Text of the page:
Orange County officials today are expected to start posting an estimate of how many residents have recovered from coronavirus infections.

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For weeks, Supervisors’ Chairwoman Michelle Steel has been publicly pushing local health care agency officials to post recovery data, arguing such information would help provide a sense of hope and more context next to data on deaths and known infections.

“It is imperative that Orange County residents have a clear picture about the number of recoveries and recovery rates from COVID-19,” Steel told Voice of OC in a statement last week.

“As of May 20th, Orange County has 4,742 cumulative cases of COVID-19 to date. We know for a fact that not all these cases are still active and should not be leaving the public in the dark about the number of recoveries. Numerous other local governments across the state and country have released recovery rate data. By not showing recovery rates, we bring unnecessary stress to our residents about the status of COVID-19 in Orange County.”

Other counties have been reporting their recovery numbers for weeks.

For example, as of Wednesday, Riverside County reported 6,184 of its residents had tested positive for COVID-19, with 3,884 of those residents known to have recovered.

When asked by Voice of OC about it last month, Orange County Health Care Agency officials indicated they had no plans to collect the data and publish it, saying they had limited resources and recovery totals had little value.

That changed over the last few weeks, with officials ultimately announcing they would publish an estimate starting on Tuesday.

“We will get ready and we’ll post it next Tuesday,” said Dr. Clayton Chau, the county Health Care Agency director, at last week’s Board of Supervisors meeting. He committed to the date when Steel pressed again to get the data out quickly.

“Other counties are doing it,” Steel said of the recovery data at last week’s meeting. Riverside County has been reporting its recoveries for more than a month.

Showing how many people have recovered will help people feel “much better in Orange County,” Steel added.

Among OC’s thousands of confirmed infections, Steel said, “at least more than half of them are already recovered. So people have to look at that [recovery] number. So I really need that number by [the] end of this week.”

That’s when Chau offered to post the data starting Tuesday, which Steel said would be “perfect.”

The number won’t be an exact number, but rather an estimate based on statistics, Chau said.

“Over the last week, staff have worked very hard looking at literature across the international literature as well as national literature, and have spoken to several counties in California who have posted the number of people who recovered,” Chau said.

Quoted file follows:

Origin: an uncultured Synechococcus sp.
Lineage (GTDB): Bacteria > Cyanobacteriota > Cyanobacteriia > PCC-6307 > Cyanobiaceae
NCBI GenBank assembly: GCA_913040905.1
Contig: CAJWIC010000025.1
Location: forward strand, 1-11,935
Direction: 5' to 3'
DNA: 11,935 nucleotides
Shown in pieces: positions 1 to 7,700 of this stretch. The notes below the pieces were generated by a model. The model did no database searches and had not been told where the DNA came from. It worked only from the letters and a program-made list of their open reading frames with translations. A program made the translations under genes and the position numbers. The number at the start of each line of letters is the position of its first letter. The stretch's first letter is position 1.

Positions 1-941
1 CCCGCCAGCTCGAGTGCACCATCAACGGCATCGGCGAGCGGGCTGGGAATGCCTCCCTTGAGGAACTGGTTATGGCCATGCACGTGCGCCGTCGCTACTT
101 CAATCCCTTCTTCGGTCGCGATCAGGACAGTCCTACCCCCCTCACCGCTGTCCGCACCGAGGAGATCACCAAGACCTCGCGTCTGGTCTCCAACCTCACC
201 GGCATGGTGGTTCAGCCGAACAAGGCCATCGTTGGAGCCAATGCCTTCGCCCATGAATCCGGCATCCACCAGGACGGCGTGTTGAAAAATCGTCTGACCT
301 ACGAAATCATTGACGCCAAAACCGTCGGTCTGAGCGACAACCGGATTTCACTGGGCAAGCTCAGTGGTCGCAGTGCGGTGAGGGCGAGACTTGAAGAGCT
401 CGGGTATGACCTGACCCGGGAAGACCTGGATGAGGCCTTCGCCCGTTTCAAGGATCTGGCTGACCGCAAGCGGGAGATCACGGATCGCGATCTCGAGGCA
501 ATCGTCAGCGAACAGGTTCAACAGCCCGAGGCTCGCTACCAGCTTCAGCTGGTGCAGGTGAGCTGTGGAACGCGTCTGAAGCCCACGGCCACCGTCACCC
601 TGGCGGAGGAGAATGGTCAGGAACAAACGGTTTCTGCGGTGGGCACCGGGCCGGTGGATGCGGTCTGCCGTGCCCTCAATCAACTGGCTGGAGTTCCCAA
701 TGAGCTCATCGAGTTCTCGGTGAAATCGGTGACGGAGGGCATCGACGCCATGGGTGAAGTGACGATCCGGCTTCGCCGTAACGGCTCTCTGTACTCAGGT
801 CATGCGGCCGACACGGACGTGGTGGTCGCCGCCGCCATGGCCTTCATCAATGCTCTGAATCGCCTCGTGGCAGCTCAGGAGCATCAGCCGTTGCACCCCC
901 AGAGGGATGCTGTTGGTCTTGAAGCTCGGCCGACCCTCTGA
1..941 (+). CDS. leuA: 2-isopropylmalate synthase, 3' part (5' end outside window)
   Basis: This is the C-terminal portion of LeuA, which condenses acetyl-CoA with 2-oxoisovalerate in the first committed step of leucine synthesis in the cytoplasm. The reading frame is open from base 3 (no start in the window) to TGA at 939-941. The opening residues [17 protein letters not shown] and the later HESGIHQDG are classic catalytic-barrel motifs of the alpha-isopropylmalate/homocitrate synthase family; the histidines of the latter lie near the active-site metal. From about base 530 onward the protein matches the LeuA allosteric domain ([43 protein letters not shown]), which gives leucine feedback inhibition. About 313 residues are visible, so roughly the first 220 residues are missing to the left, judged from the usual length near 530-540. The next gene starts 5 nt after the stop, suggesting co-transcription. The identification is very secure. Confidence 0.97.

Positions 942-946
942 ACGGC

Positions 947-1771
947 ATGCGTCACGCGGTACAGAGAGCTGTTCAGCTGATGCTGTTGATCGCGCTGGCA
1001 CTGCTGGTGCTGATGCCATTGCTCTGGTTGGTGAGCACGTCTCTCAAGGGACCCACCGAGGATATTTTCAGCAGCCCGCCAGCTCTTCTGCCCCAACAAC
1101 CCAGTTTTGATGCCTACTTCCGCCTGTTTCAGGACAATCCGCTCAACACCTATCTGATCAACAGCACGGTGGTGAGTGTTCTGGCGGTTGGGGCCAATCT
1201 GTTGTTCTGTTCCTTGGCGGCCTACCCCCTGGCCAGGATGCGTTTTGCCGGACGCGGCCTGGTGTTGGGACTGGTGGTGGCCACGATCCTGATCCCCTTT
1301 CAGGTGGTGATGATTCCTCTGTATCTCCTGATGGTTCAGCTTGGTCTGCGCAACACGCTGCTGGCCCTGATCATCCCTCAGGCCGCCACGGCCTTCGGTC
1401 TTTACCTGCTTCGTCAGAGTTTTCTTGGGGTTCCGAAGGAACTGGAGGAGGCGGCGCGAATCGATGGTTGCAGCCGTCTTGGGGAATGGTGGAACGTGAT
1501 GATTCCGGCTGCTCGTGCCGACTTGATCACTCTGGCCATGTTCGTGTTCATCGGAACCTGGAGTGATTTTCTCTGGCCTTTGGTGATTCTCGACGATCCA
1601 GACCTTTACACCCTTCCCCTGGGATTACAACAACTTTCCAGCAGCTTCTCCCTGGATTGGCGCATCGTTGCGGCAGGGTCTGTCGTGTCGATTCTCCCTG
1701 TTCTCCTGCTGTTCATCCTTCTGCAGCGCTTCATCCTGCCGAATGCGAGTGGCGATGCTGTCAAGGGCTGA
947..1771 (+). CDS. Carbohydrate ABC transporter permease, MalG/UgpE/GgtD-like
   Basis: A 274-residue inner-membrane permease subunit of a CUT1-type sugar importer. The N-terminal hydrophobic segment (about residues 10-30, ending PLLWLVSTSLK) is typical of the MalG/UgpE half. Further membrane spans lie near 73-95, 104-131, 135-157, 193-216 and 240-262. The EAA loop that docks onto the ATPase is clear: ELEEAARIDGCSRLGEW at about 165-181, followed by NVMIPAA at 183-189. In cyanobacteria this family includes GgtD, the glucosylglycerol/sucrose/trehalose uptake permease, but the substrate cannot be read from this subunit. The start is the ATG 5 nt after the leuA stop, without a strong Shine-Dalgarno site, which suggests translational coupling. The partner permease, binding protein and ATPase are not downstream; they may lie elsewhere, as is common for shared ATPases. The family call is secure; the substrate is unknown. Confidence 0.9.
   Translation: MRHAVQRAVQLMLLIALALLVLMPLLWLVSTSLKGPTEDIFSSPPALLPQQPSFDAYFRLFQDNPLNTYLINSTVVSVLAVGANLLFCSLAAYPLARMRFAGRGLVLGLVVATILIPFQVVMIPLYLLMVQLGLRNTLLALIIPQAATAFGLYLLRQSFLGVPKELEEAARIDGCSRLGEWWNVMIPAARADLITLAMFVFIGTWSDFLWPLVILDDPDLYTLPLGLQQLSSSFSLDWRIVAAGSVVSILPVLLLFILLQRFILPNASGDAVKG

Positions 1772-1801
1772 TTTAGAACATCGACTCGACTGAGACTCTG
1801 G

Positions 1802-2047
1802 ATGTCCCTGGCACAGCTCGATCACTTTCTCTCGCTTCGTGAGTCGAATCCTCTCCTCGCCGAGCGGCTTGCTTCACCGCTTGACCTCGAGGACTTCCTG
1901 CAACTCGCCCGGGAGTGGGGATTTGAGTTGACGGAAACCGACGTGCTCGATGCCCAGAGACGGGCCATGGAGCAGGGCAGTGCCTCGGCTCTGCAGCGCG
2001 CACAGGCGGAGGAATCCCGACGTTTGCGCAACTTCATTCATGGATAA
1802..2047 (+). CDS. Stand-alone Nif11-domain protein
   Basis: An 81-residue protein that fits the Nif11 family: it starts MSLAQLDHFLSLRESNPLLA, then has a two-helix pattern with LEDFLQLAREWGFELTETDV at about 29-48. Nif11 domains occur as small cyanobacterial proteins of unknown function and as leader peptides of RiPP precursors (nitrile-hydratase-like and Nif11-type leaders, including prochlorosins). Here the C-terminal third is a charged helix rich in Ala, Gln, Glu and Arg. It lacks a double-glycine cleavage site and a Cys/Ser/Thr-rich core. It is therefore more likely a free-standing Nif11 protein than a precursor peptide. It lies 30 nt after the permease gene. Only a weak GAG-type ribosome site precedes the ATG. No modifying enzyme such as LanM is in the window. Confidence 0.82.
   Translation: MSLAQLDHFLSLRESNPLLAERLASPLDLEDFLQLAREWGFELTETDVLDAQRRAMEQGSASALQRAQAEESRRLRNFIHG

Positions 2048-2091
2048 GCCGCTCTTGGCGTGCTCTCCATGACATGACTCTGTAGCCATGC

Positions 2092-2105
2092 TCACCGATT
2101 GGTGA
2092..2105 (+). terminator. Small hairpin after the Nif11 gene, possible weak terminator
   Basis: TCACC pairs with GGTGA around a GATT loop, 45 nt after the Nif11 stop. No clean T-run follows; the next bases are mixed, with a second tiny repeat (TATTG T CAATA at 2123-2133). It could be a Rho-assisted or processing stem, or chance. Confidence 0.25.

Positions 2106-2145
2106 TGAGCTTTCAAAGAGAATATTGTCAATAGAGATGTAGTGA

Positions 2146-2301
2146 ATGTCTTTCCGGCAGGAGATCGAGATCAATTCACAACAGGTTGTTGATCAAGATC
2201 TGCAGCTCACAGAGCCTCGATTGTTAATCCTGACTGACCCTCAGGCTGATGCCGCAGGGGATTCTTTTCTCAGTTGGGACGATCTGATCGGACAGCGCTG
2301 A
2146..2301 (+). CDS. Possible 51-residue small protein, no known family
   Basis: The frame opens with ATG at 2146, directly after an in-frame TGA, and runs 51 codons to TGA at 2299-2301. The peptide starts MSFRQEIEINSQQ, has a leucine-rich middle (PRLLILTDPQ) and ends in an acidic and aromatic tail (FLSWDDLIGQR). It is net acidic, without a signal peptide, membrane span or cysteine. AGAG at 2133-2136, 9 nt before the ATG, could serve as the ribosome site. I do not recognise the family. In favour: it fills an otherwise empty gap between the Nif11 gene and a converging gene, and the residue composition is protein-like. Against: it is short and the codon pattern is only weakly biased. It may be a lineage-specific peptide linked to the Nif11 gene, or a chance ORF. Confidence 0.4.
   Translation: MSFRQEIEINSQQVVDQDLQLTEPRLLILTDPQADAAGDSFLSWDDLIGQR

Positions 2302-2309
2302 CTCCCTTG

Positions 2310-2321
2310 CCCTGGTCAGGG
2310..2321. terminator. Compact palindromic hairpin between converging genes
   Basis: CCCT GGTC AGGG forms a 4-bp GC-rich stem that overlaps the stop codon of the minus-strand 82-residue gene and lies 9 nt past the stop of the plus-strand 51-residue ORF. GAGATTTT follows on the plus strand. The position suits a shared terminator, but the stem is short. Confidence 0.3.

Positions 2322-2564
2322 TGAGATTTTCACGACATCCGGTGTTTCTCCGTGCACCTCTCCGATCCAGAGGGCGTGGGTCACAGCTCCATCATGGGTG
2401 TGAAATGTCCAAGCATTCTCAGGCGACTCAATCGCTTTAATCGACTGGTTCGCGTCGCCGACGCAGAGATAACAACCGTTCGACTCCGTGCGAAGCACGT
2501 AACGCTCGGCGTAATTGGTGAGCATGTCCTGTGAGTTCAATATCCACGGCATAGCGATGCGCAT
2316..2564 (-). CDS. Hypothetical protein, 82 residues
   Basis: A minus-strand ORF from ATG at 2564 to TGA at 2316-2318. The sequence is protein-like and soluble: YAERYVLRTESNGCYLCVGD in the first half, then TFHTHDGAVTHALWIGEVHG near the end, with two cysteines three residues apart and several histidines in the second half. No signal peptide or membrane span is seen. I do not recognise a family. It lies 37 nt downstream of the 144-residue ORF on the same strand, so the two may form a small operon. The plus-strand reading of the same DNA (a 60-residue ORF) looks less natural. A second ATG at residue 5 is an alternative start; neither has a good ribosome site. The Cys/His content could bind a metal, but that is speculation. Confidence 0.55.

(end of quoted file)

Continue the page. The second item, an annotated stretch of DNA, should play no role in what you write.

“And I want to let you know that the method that they use to calculate just varies widely. We can do it, to the best estimate using [statistical] calculation. But I want to let you know that the number really has no meaning to it,” he added, saying it will “overwhelmingly underestimate the number of folks who recover.”

“I totally understand that,” Steel said, adding that the county will make it clear that it’s not a precise number.

One of her colleagues says he sees less value in the recovery data.

“You can be a data nut, but I don’t know what that is yet or how valuable it is,” Supervisor Doug Chaffee said in an interview Wednesday.

“I’m glad to know people are recovering. One of the things that I don’t think anybody has any accuracy on is, if you recovered and you relapse,” Chaffee added.

“What are the lingering effects, too. You’ve recovered but how well have you recovered. I’m more concerned about the number of people that remain in the hospital.”

Supervisor Don Wagner said the recovery data will, in fact, be helpful.

“It puts the problem in context. Right now we have ever increasing numbers of hospitalizations. But the overwhelming majority of people with [coronavirus] symptoms require no hospitalization, and of those who require hospitalization the vast majority recover,” Wagner told Voice of OC.

“The recover numbers will help people understand that the disease, while serious, is by no means a death sentence or even a long term threat to health. Most people recover and go about their lives. That fact should not be lost in onslaught of data.”

OC’s recovery numbers will be estimated by subtracting deaths from the total number of infections as of 28 days earlier, according to a memo from the county’s top public health official, Dr. Clayton Chau.

For weeks, other counties, states and nations have been reporting how many of their residents are believed to have recovered from COVID-19 infections.

Tracking recoveries is crucial to understanding the disease itself, including crucial questions of how long immunity lasts, according to medical experts.

“The more data that we get, the better we’re able to understand the disease. It’s a new disease. It works in different ways. it has different systems, different outcomes, and the most data we get on that the better,” Dr. Paul Yost, a doctor and chairman of CalOptima the public agency that is the largest health insurer in Orange County, previously told Voice of OC.

Disease researchers say they’re still trying to find out how much immunity – and for how long – people have after they’ve recovered from COVID-19.

Nick Gerda covers county government for Voice of OC. You can contact him at

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